U.S. and Canada reach deal to divert certain asylum seekers from borders

U.S. President Biden and Canada’s Prime Minister Justin Trudeau hold a joint press conference at the Sir John A. Macdonald Building in Ottawa, Canada, on March 24, 2023. Photo: Mandel Ngan/AFP via Getty Images

The U.S. and Canada have struck a new agreement that will allow them to divert some asylum seekers amid a surge in entries at the northern border.

Driving the news: The deal closes a legal loophole that allowed migrants traveling from the U.S. to Canada to apply for asylum if they used unofficial crossings — and vice versa.

  • The announcement came during Biden's first official trip to Canada, where he met with Canadian Prime Minister Justin Trudeau. It amends the Safe Third Country Agreement (STCA), which was first signed in 2002 and has been in effect since 2004.
  • The previous policy only allowed each country to turn back asylum seekers who entered at official ports of entry.
  • Trudeau pressed the U.S. to update the agreement after a spike in migrants entering Canada through unofficial crossings — particularly along the border between Quebec and New York, CBC reports.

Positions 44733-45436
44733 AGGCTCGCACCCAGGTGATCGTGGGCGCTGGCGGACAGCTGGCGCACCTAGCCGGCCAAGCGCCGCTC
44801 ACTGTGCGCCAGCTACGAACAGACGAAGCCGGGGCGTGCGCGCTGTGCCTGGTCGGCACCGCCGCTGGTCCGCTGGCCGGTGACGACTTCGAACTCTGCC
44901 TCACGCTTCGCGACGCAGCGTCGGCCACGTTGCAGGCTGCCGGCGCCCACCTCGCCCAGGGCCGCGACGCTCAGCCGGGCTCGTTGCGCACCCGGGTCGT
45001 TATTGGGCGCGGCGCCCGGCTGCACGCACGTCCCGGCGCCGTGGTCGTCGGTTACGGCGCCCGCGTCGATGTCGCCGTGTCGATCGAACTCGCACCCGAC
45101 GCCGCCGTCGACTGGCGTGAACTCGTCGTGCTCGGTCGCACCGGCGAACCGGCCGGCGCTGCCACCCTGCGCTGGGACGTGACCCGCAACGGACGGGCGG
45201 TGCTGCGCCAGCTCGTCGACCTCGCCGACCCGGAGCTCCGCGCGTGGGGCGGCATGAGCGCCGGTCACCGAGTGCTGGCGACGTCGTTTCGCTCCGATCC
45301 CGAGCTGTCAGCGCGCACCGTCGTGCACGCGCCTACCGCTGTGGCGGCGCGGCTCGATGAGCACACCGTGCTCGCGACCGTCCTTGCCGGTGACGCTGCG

Details: Canada will also "welcome 15,000 migrants on a humanitarian basis from the Western Hemisphere over the course of the year, with a path to economic opportunities to address forced displacement, as an alternative to irregular migration," according to a press release.

The big picture: The Biden administration has in recent weeks announced several new policies to deter migrants and asylum seekers from illegally crossing the U.S.-Mexico border.

  • Administration officials have lauded the new policies as a success — migrants and asylum seekers attempted to cross the U.S.-Mexico border 156,000 times in January, a 40% drop from December.

Yes, but: Biden faced backlash last month from immigration advocates over a proposal that would bar migrants from seeking asylum if they attempt to cross the southwest border illegally without first asking for protection in a country they traveled through.

  • He also drew condemnation for considering once again detaining families that illegally cross into the U.S.

Meanwhile, rights groups in Canada have challenged the legality of the STCA in the courts on several occasions, arguing that it violates refugees' rights and freedoms.

  • Advocates hope that a case before Canada's Supreme Court will deem the policy unconstitutional after appeals courts twice upheld it.

Worth noting: House Republicans have pushed forward with an investigation of Biden's border policies.

Go deeper: Hispanic lawmakers grill Mayorkas over new border policies

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